Excursus A, The Contemporary Authorities for
"

Anglo -
Saxon, is what we have here
the history of the Church of Britain in the 6th
and 7th centuries," at the end of the volume. especially to dwell on. The patriot bards
While dn the one hand the rare MSS. containing of the sixth and seventh centuries were
them belong to a post-Norman age, the internal
evidence supplied by the poems themselves is of evidently Christians, writing of and to
such a nature as to enable scholars to agree in Christian people.
the main with the conclusions of Sharon Turner, Gildas (circa 550-560) the genuine
Dr. Guest, Villeraarque, Mr. Green, and Pro
fessor Skene, who use some of these poems as
ness of whose history is now absolutely
authentic pieces of contemporary history. undoubted, and who wrote, too, with
550560.] GILDAS THE BRITISH BARDS. 27

the authority of an eye-witness of some with no chance of being buried, save in


of the scenes he chronicles describes, the ruins of the houses or in the ravening
in words somewhat turgid and rhetorical, bellies of wild beasts and birds." The stern,

the sack of a British city by an Anglo- curt language of the Saxon Chronicle,
Saxon army. Here the Christian aspect describing, for instance, the fall of Anderida
of the doomed city appears especially in Sussex, as already cited on p. 19, shows
to have been the thoughtdominant this description was not exaggerated.
in the mind of and Gildas, it
Gildas, It was in the course of this terrible and
should be remembered, was far from protracted agony of the Britons, that the
being an indiscriminate admirer of the bardic poems the folk-songs of the people

religion and morality of his fellow-country who were so slowly, and only after a long
men. He lashed what he looked upon as and determined resistance, either exter
their backslidings with an unsparing pen; minated or a poor remnant driven into
with a pen so merciless, indeed, that his the fastnesses of the west were probably
words of bitter fault-finding have been composed. The historicalpoems of the
even looked upon as not a little exagger British bards were no doubt animated
ated. But in spite of this anger at the rather by a Pagan than a Christian spirit
errors of the church of his countrymen, the spirit of bitter hatred of a merciless
the Christian aspect of the city whose fall foe. But in spite of the Pagan vengeful
he describes, very remarkable, and evi
is spirit which lives along the pages of these
dently points to the fact that in these strange sad poems, Christian allusions crop
British cities, before the Saxon conquest, up in them here and there; comparatively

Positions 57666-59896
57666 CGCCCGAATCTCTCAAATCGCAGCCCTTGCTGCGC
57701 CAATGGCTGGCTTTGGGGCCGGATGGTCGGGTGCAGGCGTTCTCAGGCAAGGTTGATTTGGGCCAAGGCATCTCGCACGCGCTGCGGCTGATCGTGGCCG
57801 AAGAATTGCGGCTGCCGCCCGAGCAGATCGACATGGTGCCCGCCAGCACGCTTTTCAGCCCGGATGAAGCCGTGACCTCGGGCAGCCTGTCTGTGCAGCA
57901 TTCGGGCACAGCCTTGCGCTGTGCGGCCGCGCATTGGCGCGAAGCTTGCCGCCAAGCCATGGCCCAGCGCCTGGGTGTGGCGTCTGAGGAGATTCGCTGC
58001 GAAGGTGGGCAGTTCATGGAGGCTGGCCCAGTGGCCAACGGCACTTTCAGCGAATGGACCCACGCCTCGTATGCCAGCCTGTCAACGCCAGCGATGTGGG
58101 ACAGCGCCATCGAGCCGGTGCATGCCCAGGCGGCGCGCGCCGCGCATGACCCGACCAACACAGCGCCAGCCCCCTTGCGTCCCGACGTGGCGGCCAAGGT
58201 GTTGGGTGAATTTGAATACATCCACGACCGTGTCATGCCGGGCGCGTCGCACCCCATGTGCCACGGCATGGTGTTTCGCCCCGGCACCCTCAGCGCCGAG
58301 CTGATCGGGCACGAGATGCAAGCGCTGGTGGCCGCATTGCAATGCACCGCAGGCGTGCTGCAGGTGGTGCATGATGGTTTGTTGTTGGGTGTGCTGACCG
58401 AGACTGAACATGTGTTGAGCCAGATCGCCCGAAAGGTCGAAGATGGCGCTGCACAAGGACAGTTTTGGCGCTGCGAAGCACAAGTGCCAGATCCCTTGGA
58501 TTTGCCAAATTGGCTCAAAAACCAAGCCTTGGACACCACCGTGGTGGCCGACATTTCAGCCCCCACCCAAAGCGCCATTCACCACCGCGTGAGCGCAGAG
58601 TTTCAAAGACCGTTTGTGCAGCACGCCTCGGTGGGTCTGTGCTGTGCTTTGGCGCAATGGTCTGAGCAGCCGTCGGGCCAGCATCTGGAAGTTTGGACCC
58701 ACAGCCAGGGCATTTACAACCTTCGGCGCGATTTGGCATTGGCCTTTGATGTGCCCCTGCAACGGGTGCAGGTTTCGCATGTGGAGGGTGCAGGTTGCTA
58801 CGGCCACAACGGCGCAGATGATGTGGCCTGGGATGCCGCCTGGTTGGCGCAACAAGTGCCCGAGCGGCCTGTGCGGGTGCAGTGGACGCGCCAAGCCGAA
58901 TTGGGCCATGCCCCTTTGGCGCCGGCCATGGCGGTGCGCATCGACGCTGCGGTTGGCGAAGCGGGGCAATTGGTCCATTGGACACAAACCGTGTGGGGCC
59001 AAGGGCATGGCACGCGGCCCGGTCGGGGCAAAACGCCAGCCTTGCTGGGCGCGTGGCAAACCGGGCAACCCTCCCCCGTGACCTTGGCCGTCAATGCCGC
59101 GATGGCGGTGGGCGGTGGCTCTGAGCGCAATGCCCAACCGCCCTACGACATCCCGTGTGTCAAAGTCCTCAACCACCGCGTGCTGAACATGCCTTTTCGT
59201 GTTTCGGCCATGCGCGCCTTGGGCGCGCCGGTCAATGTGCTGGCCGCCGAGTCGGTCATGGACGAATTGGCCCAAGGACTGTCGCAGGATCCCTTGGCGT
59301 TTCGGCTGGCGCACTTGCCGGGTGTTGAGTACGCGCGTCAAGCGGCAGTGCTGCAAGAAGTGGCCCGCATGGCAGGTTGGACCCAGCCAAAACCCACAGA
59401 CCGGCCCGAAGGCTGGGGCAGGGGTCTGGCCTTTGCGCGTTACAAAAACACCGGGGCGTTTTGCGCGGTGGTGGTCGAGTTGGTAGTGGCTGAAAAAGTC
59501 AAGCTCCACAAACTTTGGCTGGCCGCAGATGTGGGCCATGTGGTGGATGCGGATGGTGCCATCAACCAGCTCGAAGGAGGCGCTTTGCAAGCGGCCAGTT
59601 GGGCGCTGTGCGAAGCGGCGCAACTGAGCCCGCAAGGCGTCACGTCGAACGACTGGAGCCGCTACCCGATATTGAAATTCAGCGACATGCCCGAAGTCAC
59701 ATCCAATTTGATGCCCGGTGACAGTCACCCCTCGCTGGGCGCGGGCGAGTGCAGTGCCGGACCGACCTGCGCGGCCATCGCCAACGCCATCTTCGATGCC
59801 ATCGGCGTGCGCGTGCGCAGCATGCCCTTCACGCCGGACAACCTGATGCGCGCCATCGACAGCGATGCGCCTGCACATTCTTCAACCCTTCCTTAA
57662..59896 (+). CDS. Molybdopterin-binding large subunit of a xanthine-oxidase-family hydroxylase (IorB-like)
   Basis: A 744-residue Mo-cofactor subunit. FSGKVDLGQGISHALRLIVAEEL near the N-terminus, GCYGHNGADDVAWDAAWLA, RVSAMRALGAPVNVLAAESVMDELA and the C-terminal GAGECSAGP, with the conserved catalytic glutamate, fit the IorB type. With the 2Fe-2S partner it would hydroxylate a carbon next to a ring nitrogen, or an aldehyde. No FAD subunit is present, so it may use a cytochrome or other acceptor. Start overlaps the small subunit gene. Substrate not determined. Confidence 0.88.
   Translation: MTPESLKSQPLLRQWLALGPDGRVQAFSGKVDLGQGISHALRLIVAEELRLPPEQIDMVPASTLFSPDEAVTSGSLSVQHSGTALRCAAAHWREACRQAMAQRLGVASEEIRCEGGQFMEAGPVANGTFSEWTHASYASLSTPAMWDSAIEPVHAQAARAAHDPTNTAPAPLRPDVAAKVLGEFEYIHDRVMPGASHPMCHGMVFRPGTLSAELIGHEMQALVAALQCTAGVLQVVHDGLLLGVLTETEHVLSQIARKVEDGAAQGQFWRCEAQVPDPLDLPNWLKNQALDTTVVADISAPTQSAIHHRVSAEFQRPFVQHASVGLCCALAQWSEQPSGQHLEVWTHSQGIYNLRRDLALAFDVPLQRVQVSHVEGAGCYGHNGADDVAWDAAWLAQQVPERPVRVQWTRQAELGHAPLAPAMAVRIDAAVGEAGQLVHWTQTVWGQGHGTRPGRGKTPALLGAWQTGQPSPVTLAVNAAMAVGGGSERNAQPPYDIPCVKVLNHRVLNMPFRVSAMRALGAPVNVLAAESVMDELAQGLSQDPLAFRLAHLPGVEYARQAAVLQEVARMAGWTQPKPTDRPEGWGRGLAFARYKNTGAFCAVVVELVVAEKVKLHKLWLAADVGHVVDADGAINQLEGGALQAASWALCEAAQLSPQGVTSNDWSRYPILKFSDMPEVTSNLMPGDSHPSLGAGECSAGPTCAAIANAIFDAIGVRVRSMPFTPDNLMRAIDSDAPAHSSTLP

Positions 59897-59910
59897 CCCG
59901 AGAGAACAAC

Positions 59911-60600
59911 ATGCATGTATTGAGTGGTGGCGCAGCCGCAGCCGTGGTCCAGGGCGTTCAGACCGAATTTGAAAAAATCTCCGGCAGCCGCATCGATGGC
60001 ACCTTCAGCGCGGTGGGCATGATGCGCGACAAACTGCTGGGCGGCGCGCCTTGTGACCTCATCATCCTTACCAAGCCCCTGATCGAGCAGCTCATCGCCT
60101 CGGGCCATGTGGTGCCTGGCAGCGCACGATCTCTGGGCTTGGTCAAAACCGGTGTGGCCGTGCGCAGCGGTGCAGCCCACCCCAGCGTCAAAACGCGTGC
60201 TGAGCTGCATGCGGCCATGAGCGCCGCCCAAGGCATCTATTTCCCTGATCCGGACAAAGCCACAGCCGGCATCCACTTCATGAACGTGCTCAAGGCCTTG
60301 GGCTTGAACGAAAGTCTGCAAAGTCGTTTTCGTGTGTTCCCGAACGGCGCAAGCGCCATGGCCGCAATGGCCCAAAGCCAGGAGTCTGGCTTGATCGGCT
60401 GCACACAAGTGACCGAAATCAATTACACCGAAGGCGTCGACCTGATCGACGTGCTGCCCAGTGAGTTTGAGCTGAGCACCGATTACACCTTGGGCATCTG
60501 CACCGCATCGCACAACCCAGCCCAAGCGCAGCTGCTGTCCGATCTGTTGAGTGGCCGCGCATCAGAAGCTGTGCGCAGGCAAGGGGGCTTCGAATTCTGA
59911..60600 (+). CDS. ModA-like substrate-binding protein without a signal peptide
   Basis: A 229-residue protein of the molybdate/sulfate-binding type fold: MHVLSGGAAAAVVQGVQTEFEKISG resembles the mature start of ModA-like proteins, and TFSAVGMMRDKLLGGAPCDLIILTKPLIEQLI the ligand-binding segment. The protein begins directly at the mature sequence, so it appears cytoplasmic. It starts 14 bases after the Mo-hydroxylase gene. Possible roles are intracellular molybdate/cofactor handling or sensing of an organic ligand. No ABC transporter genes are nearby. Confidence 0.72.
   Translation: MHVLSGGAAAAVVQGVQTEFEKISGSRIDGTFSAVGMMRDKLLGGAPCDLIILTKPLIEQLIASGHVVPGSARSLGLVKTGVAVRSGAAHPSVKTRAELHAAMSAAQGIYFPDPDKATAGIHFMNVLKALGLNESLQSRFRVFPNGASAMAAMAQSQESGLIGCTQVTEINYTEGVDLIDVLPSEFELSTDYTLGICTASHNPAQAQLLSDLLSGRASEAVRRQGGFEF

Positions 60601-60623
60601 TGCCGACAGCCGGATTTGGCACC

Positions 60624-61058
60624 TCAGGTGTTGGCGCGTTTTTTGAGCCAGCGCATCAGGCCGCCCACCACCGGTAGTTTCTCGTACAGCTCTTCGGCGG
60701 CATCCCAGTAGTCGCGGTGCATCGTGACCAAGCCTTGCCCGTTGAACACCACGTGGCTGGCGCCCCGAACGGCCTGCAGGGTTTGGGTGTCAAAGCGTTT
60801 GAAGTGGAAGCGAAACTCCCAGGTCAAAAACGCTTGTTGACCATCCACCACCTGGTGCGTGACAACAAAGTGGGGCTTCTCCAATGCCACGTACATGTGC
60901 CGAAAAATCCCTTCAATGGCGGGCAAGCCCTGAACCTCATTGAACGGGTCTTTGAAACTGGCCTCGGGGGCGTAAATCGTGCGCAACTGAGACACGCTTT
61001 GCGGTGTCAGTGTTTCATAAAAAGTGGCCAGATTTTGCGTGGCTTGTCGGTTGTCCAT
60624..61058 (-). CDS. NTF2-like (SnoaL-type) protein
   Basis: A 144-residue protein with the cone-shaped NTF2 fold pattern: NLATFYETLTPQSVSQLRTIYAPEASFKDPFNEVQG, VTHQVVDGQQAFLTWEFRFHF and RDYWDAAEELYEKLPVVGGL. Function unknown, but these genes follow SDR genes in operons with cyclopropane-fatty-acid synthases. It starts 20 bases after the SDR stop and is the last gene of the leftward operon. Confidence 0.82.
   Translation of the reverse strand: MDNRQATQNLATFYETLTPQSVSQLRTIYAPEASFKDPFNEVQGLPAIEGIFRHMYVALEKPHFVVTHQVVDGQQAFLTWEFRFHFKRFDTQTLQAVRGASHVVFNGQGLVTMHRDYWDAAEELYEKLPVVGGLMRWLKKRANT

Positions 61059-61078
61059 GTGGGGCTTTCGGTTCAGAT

the "Faith of Christ" had obtained a few in number it is true, but still
amply
recognised position and
widespread a sufficient to show that the bardic writers
influence. His description of a doomed were well instructed in the faith of Christ,

city is as follows : and wrote for people equally well in


All the columns speaks of the structed, otherwise of the allusions
" "

(he many
assaults of the enemy as though they were would be simply meaningless. The bitter,
especially made on the church or temple protracted war of extermination, the
of God)
"

were levelled with the ground relentless cruelties of the Anglo-Saxon


by the frequent strokes of the battering- invaders, persuasion, ever grbwing
the
ram, all the husbandmen routed, together stronger and stronger, that the country
with the bishops, priests, and people, whilst they loved so passionately was lost to
the sword gleamed and the flames crackled them for ever, had, so to speak, dried up
round them on every side ;
lamentable to in our British songmen well-nigh all the
behold, in the midst of the street lay the spirit of Christianity but still Christian
;

tops of lofty towers, tumbled to the ground ;


ideas and Christian words and terms
stones of high walls, holy altars, fragments lingered in their minds, and even a
of human bodies covered with livid clots of cursory examination of these ancient folk
coagulated blood, looking as if
they had songs brings to light such allusions as
been squeezed together in a press, and the following :
28 THE CHURCH OF ENGLAND. [550-560.

"

May he find a complete reception There are also allusions to the u Great
With the Trinity in perfect Unity."
Son of Mary," and the Gracious Son of "

Gododin, Poems : Book of Aneurin.


Mary
"

in the Book of Taliesin.


"

No one will be satisfied


With the power of the Trinity."
"

Let him who offends Christ sleep not ;

Gododin, Poems : Book of Taliesin. Let not a man sleep, for the sake of the passion